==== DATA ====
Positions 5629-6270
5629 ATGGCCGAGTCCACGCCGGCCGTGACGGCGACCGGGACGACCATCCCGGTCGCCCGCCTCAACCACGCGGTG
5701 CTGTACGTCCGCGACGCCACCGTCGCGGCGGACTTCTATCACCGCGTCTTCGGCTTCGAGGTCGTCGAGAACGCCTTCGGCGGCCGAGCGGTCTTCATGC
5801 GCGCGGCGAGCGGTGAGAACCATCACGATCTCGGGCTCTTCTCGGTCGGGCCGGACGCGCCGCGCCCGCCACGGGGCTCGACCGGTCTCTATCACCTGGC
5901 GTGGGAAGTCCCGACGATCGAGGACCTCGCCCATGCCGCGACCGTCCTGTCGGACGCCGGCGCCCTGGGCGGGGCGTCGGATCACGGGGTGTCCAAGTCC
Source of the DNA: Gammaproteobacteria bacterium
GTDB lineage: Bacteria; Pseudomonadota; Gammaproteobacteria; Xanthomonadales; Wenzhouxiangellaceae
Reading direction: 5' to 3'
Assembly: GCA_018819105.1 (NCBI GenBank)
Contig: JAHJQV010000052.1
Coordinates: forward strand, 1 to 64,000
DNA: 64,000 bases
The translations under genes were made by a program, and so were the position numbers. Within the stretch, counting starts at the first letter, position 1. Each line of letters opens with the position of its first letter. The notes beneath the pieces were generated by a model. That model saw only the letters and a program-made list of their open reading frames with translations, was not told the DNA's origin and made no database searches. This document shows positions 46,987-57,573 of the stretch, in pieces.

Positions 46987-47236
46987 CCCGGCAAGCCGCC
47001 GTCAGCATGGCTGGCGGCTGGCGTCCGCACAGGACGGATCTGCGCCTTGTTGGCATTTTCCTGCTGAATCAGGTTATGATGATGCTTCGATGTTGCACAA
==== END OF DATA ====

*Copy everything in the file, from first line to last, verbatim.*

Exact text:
Positions 5629-6270
5629 ATGGCCGAGTCCACGCCGGCCGTGACGGCGACCGGGACGACCATCCCGGTCGCCCGCCTCAACCACGCGGTG
5701 CTGTACGTCCGCGACGCCACCGTCGCGGCGGACTTCTATCACCGCGTCTTCGGCTTCGAGGTCGTCGAGAACGCCTTCGGCGGCCGAGCGGTCTTCATGC
5801 GCGCGGCGAGCGGTGAGAACCATCACGATCTCGGGCTCTTCTCGGTCGGGCCGGACGCGCCGCGCCCGCCACGGGGCTCGACCGGTCTCTATCACCTGGC
5901 GTGGGAAGTCCCGACGATCGAGGACCTCGCCCATGCCGCGACCGTCCTGTCGGACGCCGGCGCCCTGGGCGGGGCGTCGGATCACGGGGTGTCCAAGTCC
Source of the DNA: Gammaproteobacteria bacterium
GTDB lineage: Bacteria; Pseudomonadota; Gammaproteobacteria; Xanthomonadales; Wenzhouxiangellaceae
Reading direction: 5' to 3'
Assembly: GCA_018819105.1 (NCBI GenBank)
Contig: JAHJQV010000052.1
Coordinates: forward strand, 1 to 64,000
DNA: 64,000 bases
The translations under genes were made by a program, and so were the position numbers. Within the stretch, counting starts at the first letter, position 1. Each line of letters opens with the position of its first letter. The notes beneath the pieces were generated by a model. That model saw only the letters and a program-made list of their open reading frames with translations, was not told the DNA's origin and made no database searches. This document shows positions 46,987-57,573 of the stretch, in pieces.

Positions 46987-47236
46987 CCCGGCAAGCCGCC
47001 GTCAGCATGGCTGGCGGCTGGCGTCCGCACAGGACGGATCTGCGCCTTGTTGGCATTTTCCTGCTGAATCAGGTTATGATGATGCTTCGATGTTGCACAA